Nachary Celemente’s Reflection on Sending the Right Signal Workshop

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icon-clock February 19, 2021


Launched by The Corps Network (TCN), the Moving Forward Initiative seeks to expand career exposure and increase employment in conservation and resource management for youth and young adults of color. Through this effort, TCN offered a workshop called Sending the Right Signal as a tool to explore unconscious bias and structural racism within the Corps. This was also an opportunity for the Corps Members to learn from each other as well as an opportunity to interact with Corps Members from a Civic Corps based in California.

Below is Cohort 21 Corps Member Nachary Celemente’s reflection on the workshop.

The “Sending the Right Signal” workshop turned out to be quite a valuable experience. The facilitators provided an array of information focusing on racial injustice and inequality. This insightful workshop expanded my vocabulary and perspectives when it comes to these issues. One significant part that stood out to me was the groundwater effect analogy, in which fish died in a lake with no seemingly obvious reason. Upon further inspection the reason these fish were dying was due to deeper rooted issues in the groundwater: issues within the foundation of where these fish live. The fish are meant to represent Black people, and the groundwater represents the deep rooted causes of current racial inequality. While the rest of the body of water portrays the surface area issues of racism, the things we see in everyday America. In order to be able to liberate and progress the Black population, one must create solutions for the roots of the issues rather than combat the later effects. The idea of race in itself is a socio political and economic construct created by white people in order to elevate white individuals to the top and push Black people to the bottom. This specific psychology lives within the groundwater of our society. This groundwater holds the problems that killed the fish, and the problems that are inherent in America.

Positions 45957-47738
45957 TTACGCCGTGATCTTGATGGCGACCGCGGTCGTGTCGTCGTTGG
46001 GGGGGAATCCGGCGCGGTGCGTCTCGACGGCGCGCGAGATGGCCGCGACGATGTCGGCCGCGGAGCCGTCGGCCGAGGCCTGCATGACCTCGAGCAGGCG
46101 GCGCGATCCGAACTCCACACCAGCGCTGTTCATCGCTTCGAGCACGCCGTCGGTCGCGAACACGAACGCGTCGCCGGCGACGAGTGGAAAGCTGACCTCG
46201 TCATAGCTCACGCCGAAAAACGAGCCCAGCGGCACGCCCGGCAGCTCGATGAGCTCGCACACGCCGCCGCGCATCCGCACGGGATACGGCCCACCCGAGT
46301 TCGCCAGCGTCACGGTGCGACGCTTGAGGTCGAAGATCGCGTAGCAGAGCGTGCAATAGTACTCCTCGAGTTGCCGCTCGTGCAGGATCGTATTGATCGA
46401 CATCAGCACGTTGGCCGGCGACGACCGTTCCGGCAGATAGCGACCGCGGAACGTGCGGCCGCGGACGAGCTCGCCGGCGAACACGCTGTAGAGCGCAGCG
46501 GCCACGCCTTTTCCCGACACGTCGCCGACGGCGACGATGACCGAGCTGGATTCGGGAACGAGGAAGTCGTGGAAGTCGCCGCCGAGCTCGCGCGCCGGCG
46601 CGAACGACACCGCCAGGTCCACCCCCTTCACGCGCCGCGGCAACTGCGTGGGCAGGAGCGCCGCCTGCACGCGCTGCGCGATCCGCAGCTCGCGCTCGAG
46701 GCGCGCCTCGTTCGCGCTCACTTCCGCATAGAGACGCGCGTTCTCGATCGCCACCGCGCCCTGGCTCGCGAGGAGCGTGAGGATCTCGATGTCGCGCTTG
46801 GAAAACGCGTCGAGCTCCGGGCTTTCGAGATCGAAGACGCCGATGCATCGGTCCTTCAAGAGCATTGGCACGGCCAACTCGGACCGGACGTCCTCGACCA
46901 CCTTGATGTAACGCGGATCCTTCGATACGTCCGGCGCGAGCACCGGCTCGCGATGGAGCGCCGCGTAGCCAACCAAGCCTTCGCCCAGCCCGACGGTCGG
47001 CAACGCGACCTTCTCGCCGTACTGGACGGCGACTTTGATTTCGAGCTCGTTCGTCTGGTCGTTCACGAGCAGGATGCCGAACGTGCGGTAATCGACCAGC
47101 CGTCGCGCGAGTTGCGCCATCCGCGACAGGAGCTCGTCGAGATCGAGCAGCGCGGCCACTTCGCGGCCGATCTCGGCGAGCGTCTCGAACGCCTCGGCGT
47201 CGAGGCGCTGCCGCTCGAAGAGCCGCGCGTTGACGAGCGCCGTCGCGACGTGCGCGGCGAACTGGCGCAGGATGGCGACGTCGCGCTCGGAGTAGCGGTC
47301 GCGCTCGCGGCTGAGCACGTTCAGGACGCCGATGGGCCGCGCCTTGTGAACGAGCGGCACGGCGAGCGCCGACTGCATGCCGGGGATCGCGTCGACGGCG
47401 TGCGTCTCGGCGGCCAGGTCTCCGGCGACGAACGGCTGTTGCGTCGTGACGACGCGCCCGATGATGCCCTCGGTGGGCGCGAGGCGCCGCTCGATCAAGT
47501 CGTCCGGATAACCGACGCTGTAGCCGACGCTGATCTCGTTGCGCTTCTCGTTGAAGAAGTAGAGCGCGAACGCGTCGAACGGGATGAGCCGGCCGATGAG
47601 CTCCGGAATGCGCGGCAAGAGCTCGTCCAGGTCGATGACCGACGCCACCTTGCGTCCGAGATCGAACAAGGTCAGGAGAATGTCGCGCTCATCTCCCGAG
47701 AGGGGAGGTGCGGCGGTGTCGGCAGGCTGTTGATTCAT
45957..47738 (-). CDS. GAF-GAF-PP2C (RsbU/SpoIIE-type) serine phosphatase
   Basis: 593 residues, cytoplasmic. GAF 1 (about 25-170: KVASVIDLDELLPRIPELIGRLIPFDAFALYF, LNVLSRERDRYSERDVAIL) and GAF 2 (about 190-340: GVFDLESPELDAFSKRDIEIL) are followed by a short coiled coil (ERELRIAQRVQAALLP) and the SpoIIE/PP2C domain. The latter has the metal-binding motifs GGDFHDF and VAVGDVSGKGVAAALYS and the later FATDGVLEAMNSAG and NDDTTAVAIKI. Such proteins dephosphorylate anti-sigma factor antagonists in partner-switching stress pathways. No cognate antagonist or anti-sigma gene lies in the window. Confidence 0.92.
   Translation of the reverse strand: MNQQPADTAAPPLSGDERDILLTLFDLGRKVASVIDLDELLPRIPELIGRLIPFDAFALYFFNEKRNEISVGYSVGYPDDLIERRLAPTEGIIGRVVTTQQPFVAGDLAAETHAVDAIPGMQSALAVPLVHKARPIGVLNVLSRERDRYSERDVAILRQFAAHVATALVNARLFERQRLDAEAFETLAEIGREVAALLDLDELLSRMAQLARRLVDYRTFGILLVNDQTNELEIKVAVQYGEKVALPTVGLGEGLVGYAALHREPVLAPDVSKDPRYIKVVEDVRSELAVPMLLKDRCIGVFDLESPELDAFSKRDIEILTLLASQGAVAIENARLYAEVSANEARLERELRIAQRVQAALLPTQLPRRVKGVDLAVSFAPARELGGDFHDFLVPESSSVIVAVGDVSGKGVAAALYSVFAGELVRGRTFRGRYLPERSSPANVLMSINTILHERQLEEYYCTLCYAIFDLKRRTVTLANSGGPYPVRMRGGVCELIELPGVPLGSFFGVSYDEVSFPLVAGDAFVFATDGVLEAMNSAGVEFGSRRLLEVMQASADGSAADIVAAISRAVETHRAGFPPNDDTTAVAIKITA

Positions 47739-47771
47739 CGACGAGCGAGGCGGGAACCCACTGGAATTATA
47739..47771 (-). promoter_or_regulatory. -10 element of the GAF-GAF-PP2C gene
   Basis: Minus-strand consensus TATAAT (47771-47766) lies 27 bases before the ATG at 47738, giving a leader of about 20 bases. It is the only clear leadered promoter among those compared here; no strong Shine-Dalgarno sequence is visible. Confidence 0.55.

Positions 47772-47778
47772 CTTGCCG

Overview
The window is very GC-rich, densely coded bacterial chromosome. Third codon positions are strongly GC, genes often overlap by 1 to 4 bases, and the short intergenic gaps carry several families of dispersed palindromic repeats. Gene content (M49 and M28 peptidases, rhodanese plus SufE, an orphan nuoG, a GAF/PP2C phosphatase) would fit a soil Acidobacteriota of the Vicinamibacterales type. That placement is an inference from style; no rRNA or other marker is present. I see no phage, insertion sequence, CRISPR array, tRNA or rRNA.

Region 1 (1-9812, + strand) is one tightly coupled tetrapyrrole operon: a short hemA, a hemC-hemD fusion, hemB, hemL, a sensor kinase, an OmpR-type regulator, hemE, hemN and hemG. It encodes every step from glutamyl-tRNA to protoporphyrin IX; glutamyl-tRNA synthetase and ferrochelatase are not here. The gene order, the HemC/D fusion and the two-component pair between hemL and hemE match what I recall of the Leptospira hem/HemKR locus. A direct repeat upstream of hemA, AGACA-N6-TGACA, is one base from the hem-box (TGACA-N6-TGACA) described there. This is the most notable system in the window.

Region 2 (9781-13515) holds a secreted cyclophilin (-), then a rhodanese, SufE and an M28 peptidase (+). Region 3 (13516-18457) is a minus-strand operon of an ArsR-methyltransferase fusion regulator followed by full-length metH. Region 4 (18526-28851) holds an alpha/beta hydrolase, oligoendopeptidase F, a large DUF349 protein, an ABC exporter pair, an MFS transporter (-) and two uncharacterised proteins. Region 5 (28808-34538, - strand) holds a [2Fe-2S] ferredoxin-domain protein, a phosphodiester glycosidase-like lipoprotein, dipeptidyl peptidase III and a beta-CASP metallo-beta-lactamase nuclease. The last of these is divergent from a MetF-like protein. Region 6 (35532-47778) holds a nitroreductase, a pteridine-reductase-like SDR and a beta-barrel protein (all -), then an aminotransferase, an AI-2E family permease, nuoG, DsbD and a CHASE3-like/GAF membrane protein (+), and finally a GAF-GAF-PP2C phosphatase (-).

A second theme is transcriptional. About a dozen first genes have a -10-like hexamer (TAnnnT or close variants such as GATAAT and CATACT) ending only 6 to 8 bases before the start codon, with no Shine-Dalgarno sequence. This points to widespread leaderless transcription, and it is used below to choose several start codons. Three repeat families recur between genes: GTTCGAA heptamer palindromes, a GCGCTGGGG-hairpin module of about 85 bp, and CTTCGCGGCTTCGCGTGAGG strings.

Although a good portion of the information presented had been introduced to me before, whether that be through education or personal experience, it was helpful to understand this information further. A 1940 experiment known as the “Doll Test” exposed how young black children view themselves. Although I had been previously aware of the study, a key aspect I was not aware of was that there was no Black doll available for use and they had to paint a white doll. This is key to truly understanding the world that these children were living in where representation was close to non-existent. This sparked curiosity for further research, where I found that Black babydolls were not available in America until 1953, due to the efforts of Zora Neale Hurston. Once on sale these dolls were then quickly pulled from shelves due to manufacturing errors in the pigment of the dolls, and thus Black babydolls were not available until 1968,

when picked up by another mass producing toy company. This is a prime example of combating surface level issues. The failure to be able to properly produce these dolls was slightly inevitable due to the lack of representation In the company itself. It’s not surprising that a White owned company (especially at this time period) wouldn’t put in full effort and follow through into something that would be a step forward for those of whom they oppress. One of the world’s most popular dolls, Barbie, was released in 1959, however the first black Barbie was released in 1980. How is it that such a household brand could go such a long period of time upholding racial inequality? Not only do these companies not value Black people as customers, but also purposely avoided creating any wiggle room for the advancement of Black peoples as a whole. 

Fast forward to 2021, there is still a lack of representation, not only in toys for children, but also in most products and media. Though it would be nice to have the companies that already exist shift into diversity, this does not solve the root issues. The majority of companies/organizations have been owned by white individuals who benefit from white privilege and/or generational wealth. It is time for equitable opportunities in order to open doors for Black individuals to be able to control the narrative of how Black people are viewed in our society. The workshop has not only furthered my understanding of these issues but also led me to want to continue my journey in reversing socialization to the best of my abilities.